First Ever Food Stamp Challenge on Campus

Posted by at 8:37PM

STOP (Students Taking on Poverty) wrapped up its awareness campaigns for the year this week with Food Stamp Awareness Week. Today, the first ever Food Stamp Challenge to take place on a college campus happened here at Stanford.


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What is a Food Stamp Challenge? It’s the agreement to spend only the amount of money that food stamp recipients receive per week on food – basically, to live off $21 for the week or $3.00 for the day. This movement engages in the Challenge in order to raise awareness of the inadequacy of the average food stamp budget, which has remained the
same since the 1970s.
According to a STOP member Debbie Warshawsky, over 200 people have registered online, pledging to spend no more than $3.00 on food today. STOP provided lunch and dinner to participants in the lobby Old Union today, taking the opportunity to raise awareness of the issue of hunger here in the U.S.

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The Food Stamp Challenge gained awareness in the blogosphere last year when Congressman Tim Ryan, who was participating in the Congressional Food Stamp Challenge (where members of Congress live off a food stamp budget to raise awareness of the inadequacy of the food stamp budget), had his jars of peanut butter and jelly confiscated by a TSA agent while flying due to regulations about liquid (Ryan had decided to live off sandwiches for the week). The jars represented the majority of his food stuff for the week and left him with .33 cents and a bag of cornmeal to last him for the remaining two days of the week-long challenge.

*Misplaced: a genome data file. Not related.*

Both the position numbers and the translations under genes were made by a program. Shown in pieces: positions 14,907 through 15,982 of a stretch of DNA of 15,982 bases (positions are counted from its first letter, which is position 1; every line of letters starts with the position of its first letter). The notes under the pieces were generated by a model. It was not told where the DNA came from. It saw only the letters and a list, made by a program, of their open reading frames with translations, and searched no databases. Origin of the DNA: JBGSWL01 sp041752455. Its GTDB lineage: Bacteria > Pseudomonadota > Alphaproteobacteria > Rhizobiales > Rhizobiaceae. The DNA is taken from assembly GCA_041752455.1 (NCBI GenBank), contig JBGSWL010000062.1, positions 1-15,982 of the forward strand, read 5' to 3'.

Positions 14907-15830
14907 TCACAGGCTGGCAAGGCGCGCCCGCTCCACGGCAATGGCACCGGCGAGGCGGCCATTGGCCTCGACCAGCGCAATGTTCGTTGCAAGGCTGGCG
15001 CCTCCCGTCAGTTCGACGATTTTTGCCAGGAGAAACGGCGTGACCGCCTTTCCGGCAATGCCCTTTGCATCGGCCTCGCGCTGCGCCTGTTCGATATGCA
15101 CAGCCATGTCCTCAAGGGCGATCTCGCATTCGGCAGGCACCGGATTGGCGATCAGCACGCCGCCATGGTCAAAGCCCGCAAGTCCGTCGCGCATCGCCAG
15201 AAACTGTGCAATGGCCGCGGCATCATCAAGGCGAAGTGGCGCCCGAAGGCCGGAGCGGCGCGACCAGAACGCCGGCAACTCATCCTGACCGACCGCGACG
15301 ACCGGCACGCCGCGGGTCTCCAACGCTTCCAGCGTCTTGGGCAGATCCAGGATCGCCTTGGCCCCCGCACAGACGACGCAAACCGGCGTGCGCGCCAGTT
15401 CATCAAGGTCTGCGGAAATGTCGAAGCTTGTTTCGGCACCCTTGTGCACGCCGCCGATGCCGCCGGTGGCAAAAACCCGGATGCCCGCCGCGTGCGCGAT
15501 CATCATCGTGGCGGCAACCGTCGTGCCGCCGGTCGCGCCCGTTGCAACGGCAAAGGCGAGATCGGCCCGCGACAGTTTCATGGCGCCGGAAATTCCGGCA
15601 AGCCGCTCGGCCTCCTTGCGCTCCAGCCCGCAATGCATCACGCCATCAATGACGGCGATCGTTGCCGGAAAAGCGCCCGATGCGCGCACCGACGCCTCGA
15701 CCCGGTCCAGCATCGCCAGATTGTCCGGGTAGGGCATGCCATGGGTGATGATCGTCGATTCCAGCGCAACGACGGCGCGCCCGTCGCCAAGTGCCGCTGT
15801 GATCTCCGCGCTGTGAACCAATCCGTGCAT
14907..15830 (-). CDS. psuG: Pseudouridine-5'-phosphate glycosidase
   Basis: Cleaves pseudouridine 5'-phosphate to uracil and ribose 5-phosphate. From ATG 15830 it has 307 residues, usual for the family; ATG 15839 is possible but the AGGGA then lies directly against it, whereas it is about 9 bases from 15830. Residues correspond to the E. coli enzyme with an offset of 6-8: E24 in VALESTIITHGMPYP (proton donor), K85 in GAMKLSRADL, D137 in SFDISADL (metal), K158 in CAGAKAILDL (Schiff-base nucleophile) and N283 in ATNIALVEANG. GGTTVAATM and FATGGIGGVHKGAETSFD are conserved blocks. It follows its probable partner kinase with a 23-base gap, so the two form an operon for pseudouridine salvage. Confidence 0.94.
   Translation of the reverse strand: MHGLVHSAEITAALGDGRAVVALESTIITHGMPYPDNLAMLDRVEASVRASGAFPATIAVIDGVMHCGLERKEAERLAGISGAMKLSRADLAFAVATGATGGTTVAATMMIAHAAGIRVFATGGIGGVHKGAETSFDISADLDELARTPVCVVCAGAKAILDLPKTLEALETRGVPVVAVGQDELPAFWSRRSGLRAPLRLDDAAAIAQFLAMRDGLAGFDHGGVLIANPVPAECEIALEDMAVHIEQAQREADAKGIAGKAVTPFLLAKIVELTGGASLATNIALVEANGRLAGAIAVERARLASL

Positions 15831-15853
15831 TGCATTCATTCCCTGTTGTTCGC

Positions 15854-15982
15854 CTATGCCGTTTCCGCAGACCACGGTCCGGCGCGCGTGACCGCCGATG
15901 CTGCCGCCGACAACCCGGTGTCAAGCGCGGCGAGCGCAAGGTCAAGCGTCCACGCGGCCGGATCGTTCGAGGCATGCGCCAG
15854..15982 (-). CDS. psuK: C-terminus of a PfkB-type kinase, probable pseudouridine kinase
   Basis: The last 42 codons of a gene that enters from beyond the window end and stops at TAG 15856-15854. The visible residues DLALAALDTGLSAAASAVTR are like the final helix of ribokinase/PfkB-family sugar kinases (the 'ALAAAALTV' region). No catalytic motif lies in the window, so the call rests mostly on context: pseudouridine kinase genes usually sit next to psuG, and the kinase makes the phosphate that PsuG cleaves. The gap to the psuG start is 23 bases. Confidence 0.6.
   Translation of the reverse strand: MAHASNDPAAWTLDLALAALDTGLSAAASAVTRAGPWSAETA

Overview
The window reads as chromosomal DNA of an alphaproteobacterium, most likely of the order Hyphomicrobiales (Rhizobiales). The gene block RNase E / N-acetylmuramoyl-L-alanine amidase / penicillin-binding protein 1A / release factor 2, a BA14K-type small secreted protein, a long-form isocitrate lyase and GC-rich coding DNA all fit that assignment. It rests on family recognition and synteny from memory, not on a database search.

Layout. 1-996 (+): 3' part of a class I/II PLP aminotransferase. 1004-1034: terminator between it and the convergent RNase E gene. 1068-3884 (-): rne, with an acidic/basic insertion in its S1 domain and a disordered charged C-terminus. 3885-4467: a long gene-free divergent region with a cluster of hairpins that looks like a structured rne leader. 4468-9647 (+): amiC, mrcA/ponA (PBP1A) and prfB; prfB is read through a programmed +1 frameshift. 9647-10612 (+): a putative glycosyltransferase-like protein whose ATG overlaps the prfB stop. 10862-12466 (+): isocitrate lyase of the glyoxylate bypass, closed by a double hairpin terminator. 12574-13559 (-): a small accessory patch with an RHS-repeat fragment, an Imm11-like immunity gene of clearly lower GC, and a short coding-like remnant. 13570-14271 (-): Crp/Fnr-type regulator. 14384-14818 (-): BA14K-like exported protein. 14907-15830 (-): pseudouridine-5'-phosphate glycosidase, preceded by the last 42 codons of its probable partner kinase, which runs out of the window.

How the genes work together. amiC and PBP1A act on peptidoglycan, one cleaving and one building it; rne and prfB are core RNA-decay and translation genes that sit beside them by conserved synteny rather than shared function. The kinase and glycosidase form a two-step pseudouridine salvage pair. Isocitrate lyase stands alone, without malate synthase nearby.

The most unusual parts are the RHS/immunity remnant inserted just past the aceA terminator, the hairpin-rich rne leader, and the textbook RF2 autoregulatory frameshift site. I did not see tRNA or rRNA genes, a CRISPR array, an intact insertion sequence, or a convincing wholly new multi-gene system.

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STOP is an official student group, which is 2 years old. They have participated in a number of awareness campaigns on campus this year, including the National Hunger and Homelessness Awareness Week. STOP’s goals are to increase awareness of poverty and inequality in the U.S. on campus, and to work in local communities, empowering residents in the Bay Area. You can contact STOP by emailing stop.stanford@gmail.com.

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With the price of gas rising food costs have escalated and more families on the edge are at risk and $3 doesn’t buy a lot of food, and neither does $21.
What are the experiences of those of you who have lived on $3 today?

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2 Responses to “First Ever Food Stamp Challenge on Campus”

  1. masaru says:

    as a dissenting view here… i’d like to point out that, at least i think this is true, the point of food stamps is not to completely satisfy people’s needs. if they did, people are much more likely to become dependent on them because they don’t NEED to do anything else. i completely understand the view that the current amount is inadequate, and i agree, but giving enough food stamps to buy enough food might not be the best thing either.

  2. Peter says:

    I wonder how much thought was put into purchasing food here. It seems impossible to buy enough food for a week with $21, but if you buy the right stuff it really is possible. You could make soup and sandwiches to serve eight people with only $11 if you buy the right stuff and actually cook it (for instance, Italian wedding soup and chicken salad sandwiches).
    …four boxes of barilla spaghetti?? I mean come on.. I can buy 3 pounds of rice from Trader Joe’s for $2.69.
    The choices we make are a stark reflection of how much we know about poverty, and the world we live in.
    I would like to make another challenge.
    Try doing the food stamp challenge while at the same time eating 300 carbohydrates a day.
    300 carbohydrates a day are required for all type 1 diabetics (in general). If you think it’s hard to live on $21, try living on $21 with type 1 diabetes….
    My advice to you is not to buy processed food and cook everything yourself

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